On March 15, 1973 Lieutenant Commander Flynn was repatriated to U.S. jurisdiction in Hong Kong and returned to the United States. The ashes of Commander Jimmy L. Buckley were returned by the Chinese in December 1975.
Two Air Force bombers and three of the four Navy aircraft on the strike mission on August 21, 1967 were shot down. Trembley and Scott, of the eight Americans shot down on August 21, 1967, are the only two who remain Missing in Action.
When American involvement in the Vietnam war ended by means of peace accords signed in 1973, Americans held in countries other than Vietnam were not negotiated for. Consequently, almost all of these men remain missing. During the Nixon Administration and following administrations, relations with China have eased, but the U.S. seems reluctant to address the years-old problem of the fate of her men in China.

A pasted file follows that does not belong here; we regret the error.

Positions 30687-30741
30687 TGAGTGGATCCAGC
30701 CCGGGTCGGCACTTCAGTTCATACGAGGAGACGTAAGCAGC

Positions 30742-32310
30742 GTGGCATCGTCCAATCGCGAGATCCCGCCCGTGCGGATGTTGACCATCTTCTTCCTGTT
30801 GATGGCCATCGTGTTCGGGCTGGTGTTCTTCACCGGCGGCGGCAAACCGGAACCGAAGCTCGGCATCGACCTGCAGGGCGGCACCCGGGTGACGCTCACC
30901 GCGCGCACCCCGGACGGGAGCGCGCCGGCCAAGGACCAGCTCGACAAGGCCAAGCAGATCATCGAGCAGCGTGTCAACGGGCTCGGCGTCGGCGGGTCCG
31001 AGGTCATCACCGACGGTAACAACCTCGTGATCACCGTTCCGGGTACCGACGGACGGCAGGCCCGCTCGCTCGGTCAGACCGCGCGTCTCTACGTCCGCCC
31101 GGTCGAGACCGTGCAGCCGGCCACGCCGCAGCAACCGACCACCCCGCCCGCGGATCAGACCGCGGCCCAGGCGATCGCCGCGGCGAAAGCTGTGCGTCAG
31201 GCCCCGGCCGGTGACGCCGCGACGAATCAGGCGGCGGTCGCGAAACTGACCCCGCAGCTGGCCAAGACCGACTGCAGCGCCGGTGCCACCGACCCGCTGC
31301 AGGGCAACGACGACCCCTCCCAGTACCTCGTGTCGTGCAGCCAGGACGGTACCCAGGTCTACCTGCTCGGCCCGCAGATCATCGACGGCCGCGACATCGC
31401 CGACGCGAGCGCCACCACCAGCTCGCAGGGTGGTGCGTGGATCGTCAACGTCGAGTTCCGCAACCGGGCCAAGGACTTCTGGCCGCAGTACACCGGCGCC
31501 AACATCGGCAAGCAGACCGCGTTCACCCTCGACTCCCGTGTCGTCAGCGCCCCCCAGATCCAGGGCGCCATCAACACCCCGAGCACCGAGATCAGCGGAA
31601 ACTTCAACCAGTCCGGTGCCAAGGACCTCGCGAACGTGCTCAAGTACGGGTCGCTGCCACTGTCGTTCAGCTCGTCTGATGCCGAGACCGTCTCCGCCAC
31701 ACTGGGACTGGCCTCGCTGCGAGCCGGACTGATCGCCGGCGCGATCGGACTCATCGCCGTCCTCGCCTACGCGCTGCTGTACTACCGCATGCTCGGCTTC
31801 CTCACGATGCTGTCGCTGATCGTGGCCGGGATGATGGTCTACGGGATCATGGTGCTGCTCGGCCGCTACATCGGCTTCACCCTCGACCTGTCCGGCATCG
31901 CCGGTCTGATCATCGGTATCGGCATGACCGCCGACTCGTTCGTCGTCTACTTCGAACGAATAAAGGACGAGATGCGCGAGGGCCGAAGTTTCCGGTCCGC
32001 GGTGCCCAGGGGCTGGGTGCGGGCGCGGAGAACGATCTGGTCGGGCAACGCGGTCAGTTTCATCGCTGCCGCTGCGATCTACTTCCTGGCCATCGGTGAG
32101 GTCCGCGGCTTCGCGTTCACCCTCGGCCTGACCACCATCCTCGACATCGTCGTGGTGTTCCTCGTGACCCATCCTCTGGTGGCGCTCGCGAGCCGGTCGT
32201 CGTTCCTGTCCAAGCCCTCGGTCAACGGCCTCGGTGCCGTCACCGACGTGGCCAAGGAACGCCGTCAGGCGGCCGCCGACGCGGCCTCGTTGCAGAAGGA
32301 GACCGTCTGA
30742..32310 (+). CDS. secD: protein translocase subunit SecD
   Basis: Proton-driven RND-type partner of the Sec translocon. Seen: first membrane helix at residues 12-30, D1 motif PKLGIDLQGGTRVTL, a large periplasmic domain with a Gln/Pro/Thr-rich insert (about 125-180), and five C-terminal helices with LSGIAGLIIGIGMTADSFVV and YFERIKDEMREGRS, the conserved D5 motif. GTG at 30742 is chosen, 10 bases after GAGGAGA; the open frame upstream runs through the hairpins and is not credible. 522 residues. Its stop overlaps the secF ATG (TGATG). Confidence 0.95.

Since the war ended, nearly 10,000 reports have been received relating to Americans missing in Southeast Asia. Many authorities believe there are hundreds who are still alive, held captive. Whether Trembley and Scott could be among them is not known. What seems certain, however, is that they have been abandoned for political expediency.
BUCKLEY, JIMMY L
- United States Navy
- VETERAN SERVICE DATES: Unknown
- DATE OF BIRTH: 03/25/1935
- DATE OF DEATH: 08/21/1967
- DATE OF INTERMENT: 01/19/1976
- BURIED AT: SECTION 11 SITE 99-2
- ARLINGTON NATIONAL CEMETERY
Michael Robert Patterson was born in Arlington and is the son of a former officer of the US Army. So it was no wonder that sooner or later his interests drew him to American history and especially to American military history. Many of his articles can be found on renowned portals like the New York Times, Washingtonpost or Wikipedia.
Reviewed by: Michael Howard